Whine Wednesdays: British Airways Is Rolling Back Their Cancellation Waivers For Hong Kong & China

British Airways has negatively amended their refund policy for passengers with ticketed reservations to Hong Kong and China, no longer allowing free cancellations beyond April 19th, 2020.

Yesterday British Airways has published an adjusted schedule for their flights to both HKG and mainland China (Beijing & Shanghai) which apparently had a negative impact on their rebooking and refund policy.

Until now BA allowed passengers concerned about the Coronavirus situation in Asia to cancel their flights and receive a full refund provided their flights were scheduled to operate before June 1, 2020.

This policy has now been rescinded effective immediately subject to the schedule as per the new policy :

We have cancelled all Shanghai and Beijing flights up to and including 17 April 2020.
Shanghai flights will be consolidated to 3 flights per week (Monday, Thursday, Saturday) between 18 April and 31 May.

Beijing services will be reduced to 4 flights per week (Tuesday, Wednesday, Friday, Sunday) between 19 April and 31 May.

We have merged our 2 daily services to and from Hong Kong, with a reduction from 2 flights a day to 1 flight a day until 1 June 2020.

The BA031 service has been cancelled and our A380 service, BA027 will continue to operate as normal.

These schedule changes are now creating a few problems including some passengers being moved to flights that are currently remaining (which of course they can refuse and still get a refund) while others who were originally booked on these exact flights will have no longer any standing against British Airways to ask for a refund.

Up until today the policy was that if you were booked on a BA flight to Hong Kong before June 1, 2020 then British Airways would either refund your flight or re-book you to a later flight, up to August, 2020. This has now been scrapped.

Detailed new policies regarding China flights can be found here.

Rebooking: Possible onto a British Airways operated service, same routing up to and including 01 August 2020.

Refunds allowed: Yes – as per standard procedures for cancelled flights.

This means that if a passenger is booked on one of the consolidated flights that are still operating it’s not possible anymore to receive a full refund, the customers who were booked on the now cancelled flights are still entitled to get their money back if so desired.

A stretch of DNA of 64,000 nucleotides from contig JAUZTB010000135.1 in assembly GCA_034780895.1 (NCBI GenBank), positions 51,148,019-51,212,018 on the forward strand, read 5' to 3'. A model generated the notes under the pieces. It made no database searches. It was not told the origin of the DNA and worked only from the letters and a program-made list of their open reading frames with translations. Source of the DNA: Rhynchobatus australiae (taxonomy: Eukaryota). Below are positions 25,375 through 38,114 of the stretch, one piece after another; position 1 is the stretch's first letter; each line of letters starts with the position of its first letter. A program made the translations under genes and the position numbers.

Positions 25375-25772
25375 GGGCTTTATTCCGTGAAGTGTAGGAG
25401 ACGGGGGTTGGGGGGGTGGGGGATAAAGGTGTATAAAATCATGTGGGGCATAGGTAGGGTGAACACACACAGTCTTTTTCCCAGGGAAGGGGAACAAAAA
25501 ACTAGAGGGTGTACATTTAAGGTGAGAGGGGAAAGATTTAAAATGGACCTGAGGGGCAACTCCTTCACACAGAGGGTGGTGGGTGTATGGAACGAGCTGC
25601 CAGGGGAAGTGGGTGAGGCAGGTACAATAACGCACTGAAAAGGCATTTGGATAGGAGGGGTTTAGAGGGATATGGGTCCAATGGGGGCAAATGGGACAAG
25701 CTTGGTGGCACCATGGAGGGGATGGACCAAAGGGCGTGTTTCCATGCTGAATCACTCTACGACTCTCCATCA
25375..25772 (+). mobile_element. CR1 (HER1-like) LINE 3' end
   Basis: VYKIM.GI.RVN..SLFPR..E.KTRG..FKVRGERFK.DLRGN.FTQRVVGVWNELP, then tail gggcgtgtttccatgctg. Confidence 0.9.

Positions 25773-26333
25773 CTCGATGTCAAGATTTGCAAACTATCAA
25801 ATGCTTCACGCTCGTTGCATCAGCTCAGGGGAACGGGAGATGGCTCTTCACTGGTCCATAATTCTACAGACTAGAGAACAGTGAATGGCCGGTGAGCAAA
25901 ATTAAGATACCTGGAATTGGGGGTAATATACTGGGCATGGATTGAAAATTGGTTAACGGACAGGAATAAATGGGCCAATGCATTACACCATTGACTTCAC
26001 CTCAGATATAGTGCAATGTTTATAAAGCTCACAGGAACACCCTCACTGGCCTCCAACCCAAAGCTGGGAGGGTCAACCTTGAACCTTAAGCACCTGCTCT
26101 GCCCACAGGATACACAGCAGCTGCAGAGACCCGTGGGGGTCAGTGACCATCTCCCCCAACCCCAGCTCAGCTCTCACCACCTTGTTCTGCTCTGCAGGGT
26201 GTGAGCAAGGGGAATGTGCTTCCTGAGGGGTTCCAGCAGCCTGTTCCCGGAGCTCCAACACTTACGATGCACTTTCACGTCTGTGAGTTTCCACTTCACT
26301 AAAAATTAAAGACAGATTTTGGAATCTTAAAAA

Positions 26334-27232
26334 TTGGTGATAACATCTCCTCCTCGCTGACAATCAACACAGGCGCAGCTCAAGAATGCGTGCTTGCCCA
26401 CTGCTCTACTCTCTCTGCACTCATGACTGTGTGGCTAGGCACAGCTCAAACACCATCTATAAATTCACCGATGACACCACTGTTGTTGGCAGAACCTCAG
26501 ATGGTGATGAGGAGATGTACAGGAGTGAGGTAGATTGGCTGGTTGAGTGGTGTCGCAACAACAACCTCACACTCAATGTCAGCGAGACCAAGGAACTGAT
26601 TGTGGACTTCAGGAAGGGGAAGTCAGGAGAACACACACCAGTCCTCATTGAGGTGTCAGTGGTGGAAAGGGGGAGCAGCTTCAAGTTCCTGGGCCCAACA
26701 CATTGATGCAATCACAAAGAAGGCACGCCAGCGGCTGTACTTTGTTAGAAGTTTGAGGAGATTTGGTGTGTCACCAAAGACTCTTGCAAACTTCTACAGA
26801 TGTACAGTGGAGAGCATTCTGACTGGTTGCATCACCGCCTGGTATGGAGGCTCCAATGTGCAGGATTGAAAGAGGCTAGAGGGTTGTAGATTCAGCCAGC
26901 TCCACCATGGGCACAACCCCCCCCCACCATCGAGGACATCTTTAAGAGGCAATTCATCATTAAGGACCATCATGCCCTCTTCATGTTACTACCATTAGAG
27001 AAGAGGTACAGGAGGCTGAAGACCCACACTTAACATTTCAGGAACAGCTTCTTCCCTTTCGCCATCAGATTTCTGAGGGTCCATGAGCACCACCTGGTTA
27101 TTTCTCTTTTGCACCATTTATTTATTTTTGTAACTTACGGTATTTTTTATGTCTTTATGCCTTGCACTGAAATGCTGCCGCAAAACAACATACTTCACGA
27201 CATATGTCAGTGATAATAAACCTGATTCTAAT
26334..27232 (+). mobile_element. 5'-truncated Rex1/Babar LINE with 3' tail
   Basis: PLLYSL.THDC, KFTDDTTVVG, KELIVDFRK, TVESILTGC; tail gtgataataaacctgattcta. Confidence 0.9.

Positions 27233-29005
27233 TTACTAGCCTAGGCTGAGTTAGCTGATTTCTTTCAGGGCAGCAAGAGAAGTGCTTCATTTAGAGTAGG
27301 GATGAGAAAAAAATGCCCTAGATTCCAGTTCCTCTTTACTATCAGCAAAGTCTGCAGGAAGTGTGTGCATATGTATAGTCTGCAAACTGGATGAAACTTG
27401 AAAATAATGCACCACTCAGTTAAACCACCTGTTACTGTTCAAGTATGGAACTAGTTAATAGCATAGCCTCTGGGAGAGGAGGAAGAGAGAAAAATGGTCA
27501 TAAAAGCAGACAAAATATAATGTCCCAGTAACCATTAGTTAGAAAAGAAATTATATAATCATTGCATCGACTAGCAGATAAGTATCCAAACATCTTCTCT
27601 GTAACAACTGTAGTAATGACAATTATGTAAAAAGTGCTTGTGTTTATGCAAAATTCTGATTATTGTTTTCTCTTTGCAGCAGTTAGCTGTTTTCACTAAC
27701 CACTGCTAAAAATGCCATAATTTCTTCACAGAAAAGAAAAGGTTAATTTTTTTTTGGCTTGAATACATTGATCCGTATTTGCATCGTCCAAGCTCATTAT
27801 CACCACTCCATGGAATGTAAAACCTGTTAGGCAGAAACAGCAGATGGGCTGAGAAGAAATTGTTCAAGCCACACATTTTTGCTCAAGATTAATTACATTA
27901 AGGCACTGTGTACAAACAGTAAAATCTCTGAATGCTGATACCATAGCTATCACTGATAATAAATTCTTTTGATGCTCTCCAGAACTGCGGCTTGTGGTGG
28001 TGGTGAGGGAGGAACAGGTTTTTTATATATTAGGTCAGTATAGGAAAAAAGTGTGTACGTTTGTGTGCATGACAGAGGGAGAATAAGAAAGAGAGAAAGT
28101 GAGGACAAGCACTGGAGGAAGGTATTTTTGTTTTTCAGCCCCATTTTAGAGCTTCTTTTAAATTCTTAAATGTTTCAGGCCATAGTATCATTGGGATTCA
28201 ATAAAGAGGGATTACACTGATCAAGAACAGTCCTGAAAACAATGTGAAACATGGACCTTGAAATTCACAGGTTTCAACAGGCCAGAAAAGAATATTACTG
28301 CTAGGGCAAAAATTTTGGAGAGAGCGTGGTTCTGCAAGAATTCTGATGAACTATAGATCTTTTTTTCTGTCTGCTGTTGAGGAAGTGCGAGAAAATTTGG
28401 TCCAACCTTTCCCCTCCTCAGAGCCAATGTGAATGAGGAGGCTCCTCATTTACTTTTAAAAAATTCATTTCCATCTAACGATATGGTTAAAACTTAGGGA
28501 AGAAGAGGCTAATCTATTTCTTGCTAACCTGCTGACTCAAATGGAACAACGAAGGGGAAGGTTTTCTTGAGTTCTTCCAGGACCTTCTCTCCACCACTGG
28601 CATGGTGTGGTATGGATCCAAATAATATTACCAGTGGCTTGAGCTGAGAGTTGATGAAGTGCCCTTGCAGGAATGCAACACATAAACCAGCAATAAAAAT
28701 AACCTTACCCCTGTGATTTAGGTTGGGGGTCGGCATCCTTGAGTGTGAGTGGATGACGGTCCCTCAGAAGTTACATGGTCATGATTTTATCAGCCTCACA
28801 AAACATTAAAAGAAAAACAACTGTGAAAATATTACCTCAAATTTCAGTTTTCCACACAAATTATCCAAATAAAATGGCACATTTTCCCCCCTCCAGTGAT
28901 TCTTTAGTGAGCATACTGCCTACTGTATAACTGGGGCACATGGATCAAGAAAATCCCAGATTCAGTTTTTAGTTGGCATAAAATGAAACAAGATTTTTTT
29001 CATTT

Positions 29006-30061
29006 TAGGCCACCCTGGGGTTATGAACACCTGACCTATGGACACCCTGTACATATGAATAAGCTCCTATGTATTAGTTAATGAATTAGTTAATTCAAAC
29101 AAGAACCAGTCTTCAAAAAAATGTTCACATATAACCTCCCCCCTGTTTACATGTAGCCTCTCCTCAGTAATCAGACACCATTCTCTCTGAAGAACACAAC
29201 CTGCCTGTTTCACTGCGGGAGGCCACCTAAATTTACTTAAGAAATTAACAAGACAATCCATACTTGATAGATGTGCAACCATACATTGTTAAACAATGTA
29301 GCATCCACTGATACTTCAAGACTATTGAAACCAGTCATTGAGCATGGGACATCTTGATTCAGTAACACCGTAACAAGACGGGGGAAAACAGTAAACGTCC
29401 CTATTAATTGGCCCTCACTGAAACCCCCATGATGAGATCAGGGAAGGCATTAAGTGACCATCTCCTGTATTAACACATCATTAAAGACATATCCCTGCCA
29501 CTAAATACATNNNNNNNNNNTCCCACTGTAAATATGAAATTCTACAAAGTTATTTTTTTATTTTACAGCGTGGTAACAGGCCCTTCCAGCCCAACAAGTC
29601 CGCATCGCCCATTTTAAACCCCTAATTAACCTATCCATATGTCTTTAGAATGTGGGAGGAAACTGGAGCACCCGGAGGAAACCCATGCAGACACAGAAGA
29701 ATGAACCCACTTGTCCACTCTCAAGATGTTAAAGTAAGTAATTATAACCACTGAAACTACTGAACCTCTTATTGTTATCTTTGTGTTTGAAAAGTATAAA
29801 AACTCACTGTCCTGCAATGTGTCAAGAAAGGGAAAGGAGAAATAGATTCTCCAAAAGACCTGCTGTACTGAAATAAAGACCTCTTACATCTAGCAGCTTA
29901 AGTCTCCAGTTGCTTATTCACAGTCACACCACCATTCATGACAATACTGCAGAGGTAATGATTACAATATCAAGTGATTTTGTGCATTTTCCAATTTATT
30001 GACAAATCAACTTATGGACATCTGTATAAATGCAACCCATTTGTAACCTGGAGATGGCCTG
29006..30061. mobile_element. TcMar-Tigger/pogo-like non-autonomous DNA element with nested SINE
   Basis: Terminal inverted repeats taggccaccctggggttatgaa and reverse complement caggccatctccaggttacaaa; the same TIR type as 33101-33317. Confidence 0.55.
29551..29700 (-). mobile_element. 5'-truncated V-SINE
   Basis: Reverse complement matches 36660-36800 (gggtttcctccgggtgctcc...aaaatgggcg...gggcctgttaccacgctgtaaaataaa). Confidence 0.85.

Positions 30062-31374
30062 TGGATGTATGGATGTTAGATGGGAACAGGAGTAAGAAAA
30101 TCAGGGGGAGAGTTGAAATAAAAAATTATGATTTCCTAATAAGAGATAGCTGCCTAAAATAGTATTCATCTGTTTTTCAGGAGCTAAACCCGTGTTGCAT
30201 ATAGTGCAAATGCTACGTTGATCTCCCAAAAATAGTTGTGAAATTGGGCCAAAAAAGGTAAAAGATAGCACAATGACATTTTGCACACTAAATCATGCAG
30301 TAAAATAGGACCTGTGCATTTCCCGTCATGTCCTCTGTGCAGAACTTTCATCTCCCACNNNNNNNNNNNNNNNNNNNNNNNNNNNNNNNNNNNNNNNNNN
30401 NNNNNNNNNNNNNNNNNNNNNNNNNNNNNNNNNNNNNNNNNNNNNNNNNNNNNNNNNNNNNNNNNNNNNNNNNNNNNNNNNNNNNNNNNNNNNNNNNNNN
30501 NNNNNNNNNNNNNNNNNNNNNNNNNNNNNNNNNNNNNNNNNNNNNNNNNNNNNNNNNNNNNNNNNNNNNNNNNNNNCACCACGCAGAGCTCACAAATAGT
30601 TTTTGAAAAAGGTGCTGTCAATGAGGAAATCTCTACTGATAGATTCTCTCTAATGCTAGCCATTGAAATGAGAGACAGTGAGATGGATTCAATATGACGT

Hong Kong flights policy (essentially the same as mainland China rules) is detailed here.

Rebooking: Possible onto a British Airways operated service, same routing up to and including 01 August 2020.

Refunds allowed: Yes – as per standard procedures for cancelled flights.

So the airline has now undertaken steps to at least theoretically restart their Mainland China services with a reduced schedule as per April 18, 2020. While this is still a month and a half away I’d say it is very much up in the air (pardon the pun) if this will actually happen.

I can very well foresee cabin and flight crew not being very happy to operate such flights and likely call in sick en masse when rostered for such duty. Depending how the situation progresses until then the relevant unions might even call for strikes to handle the matter, resulting in no flights operating.

What BA’s new rules mean for travelers is that some are left with flexibility while others are being told to suck it up.

At the same time no exceptions are made for passengers scheduled to fly on BA’s service to Seoul Incheon as the numbers of infected people skyrocketed since the past weekend (1130 as of this morning). There is no travel waiver for these Korea-bound flights at this moment.

BA isn’t the only airline in this regard. Lufthansa for example follows a similar path and since the beginning never even had a travel waiver for Hong Kong.

Conclusion

Nobody really knows where this is going and how long the travel industry among others will be affected by the impact of COVID19. Some travel is essential but both leisure travelers and companies are seen to reduce or suspend most non-essential travel until a clearer picture is available.

It’s hard to pass judgment on his this decision of British Airways to rescind previously available waivers are fair or not. Every airline is a business and they have to make business decisions, especially as long as the foreign office doesn’t issue a general travel warning for the entire country. The lack of such clarity (travel warning) also prevents customers from making claims with their travel insurance for flights not taken.

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